Combined inhibition of human plasmacytoid dendritic cell activity during systemic lupus erythematosus (SLE)
Medicine : Therapeutics
Plasmacytoid dendritic cells (pDC) are immune cells which reside in blood and lymphoid organs, but during inflammation enter tissues where they serve as a major source of type I interferons (IFN). They play roles in both protective immune responses and disease related immune responses to viral infections, and are implicated in inflammatory and autoimmune diseases like systemic lupus erythematosus (SLE). B-cell targeting therapies are the current standard treatment of SLE patients with severe disease progressions and who are irresponsive to global immunosuppressive drugs. However, these strategies fail to target plasma cells and do not reduce circulating levels of autoantibodies and immune complexes. Inhibitors against important therapeutic targets (JAK2, STAT5, SLC7A11 the subunit of antiporter xc-) are available, but doses of inhibiting compounds were only suboptimal to efficiently block cytokine production in activated pDCs or lead to dose-specific toxicity as in the case of JAK inhibitors.
Scientists from the Max-Planck-Institute of Immunobiology and Epigenetics have identified the System L amino acid transporter SLC7A5:SLC3A2 and the ectonucleotide pyrophosphatase-phosphodiesterase 2 (ENPP2) as additional therapeutic targets for autoimmune diseases in which pDCs are implicated. A combination of an inhibitor targeting xc- with an inhibitor of the JAK2-STAT5 pathway required to induce SLC7A5:SLC3A2 expression, resulted in an additive effect that essentially prevented cytokine production at the suboptimal doses of each drug alone. This is of particular importance as it allows for fewer possible toxic effects. Further dose reduction can be achieved when inhibitors for ENPP2 are included. Therefore, a combinatorial treatment significantly reduced IFNa and TNF production compared to single doses and as such represents a novel strategy for targeted inhibition of pDCs at sites of inflammation to treat autoimmune diseases like SLE.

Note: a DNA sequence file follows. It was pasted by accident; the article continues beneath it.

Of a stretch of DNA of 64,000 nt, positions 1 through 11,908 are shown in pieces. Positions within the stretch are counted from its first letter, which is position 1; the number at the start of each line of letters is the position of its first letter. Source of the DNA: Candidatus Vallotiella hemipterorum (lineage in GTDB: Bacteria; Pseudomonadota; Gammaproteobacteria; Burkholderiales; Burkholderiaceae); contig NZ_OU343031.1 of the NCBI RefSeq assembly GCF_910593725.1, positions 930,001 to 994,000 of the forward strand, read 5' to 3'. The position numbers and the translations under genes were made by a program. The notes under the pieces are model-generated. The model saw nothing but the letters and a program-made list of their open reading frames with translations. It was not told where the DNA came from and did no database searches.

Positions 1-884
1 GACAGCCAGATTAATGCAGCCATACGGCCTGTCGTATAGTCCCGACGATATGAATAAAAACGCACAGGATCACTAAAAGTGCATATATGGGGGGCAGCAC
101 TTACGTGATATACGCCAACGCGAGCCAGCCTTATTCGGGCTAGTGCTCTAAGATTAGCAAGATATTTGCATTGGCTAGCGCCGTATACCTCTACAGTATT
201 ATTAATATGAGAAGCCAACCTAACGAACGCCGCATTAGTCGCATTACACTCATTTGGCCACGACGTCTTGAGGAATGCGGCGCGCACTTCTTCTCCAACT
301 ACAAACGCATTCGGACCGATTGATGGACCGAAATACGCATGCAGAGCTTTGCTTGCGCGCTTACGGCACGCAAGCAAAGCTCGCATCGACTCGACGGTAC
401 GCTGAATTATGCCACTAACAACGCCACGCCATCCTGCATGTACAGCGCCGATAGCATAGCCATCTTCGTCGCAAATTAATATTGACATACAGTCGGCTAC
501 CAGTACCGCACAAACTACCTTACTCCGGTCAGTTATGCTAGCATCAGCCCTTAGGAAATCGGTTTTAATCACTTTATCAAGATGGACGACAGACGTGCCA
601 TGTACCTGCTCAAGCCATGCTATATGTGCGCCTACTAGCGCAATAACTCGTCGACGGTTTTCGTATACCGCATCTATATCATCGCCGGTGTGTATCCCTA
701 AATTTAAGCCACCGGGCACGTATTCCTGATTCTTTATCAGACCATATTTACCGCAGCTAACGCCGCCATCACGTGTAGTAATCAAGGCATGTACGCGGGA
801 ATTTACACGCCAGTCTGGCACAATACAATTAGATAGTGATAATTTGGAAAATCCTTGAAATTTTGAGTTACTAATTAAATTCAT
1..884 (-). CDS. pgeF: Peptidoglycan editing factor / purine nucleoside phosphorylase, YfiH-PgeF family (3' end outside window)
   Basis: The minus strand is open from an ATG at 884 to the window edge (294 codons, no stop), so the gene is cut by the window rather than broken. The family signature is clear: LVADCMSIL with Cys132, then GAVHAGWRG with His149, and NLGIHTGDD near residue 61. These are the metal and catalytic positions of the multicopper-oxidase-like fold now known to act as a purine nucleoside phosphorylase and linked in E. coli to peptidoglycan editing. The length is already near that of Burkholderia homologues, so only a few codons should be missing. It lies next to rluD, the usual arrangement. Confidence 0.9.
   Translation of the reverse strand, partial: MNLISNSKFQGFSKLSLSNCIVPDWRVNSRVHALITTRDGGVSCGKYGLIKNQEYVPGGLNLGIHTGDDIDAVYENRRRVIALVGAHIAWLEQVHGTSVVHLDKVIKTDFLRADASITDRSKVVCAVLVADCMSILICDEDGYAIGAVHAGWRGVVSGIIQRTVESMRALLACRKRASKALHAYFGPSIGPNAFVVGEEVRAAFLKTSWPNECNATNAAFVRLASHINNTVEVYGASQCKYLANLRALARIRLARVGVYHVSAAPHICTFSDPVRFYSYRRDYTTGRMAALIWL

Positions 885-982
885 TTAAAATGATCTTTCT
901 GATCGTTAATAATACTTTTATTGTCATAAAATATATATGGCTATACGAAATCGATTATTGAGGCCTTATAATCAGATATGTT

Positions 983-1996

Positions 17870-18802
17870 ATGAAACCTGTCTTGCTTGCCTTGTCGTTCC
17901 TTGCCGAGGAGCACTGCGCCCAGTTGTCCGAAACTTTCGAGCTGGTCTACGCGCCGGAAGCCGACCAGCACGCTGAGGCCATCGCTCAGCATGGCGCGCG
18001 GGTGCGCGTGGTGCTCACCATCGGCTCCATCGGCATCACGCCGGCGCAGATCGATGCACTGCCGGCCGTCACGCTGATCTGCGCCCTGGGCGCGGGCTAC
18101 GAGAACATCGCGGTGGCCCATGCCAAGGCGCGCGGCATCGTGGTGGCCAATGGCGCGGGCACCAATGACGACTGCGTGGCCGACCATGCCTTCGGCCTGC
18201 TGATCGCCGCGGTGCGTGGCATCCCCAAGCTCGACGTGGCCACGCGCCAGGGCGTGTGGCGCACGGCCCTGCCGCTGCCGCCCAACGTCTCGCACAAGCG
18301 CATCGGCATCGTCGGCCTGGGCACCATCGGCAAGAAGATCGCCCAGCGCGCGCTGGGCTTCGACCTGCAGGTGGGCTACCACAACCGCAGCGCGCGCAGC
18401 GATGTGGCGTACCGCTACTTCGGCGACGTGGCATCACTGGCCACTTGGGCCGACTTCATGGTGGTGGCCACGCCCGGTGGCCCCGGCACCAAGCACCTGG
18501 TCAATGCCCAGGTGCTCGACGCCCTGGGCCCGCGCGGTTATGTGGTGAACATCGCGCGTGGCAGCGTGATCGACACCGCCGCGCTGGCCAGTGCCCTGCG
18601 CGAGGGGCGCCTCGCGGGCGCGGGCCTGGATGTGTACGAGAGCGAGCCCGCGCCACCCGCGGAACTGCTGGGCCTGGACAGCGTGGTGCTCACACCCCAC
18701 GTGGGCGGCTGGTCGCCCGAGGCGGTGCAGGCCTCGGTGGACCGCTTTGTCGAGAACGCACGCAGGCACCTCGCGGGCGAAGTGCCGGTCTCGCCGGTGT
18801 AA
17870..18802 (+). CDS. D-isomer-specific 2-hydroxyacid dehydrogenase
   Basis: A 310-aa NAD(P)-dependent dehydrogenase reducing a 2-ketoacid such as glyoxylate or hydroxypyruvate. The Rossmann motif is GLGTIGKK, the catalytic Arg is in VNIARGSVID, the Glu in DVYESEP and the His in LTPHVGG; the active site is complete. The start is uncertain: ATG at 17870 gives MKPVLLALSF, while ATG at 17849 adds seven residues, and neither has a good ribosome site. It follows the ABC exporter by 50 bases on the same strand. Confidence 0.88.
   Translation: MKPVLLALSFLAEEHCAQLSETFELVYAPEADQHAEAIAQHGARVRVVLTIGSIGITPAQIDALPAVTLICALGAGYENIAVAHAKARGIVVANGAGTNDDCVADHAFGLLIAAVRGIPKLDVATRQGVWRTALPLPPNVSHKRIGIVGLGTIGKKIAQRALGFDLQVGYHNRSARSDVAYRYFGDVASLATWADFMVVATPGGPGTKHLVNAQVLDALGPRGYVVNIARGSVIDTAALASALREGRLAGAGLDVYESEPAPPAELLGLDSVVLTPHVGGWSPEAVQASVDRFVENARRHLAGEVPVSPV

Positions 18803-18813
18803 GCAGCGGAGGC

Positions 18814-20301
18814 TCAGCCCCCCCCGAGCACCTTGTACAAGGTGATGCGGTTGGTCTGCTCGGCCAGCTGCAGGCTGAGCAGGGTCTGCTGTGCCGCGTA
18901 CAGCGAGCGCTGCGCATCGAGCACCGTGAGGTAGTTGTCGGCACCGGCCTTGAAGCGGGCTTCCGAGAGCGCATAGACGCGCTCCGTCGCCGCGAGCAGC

We are now looking for either a licensing partner, or a collaboration partner to further develop this project.
Grzes et al., 2021. Immunity. DOI: 10.1016/j.immuni.2021.10.009
A PCT application was filed on December, 6th 2021: WO2022122668A1.
- Ref.-No.: 0106-6082-MG (589.7 KiB)
Dr. Mareike Göritz
Phone: +49 89 / 29 09 19-32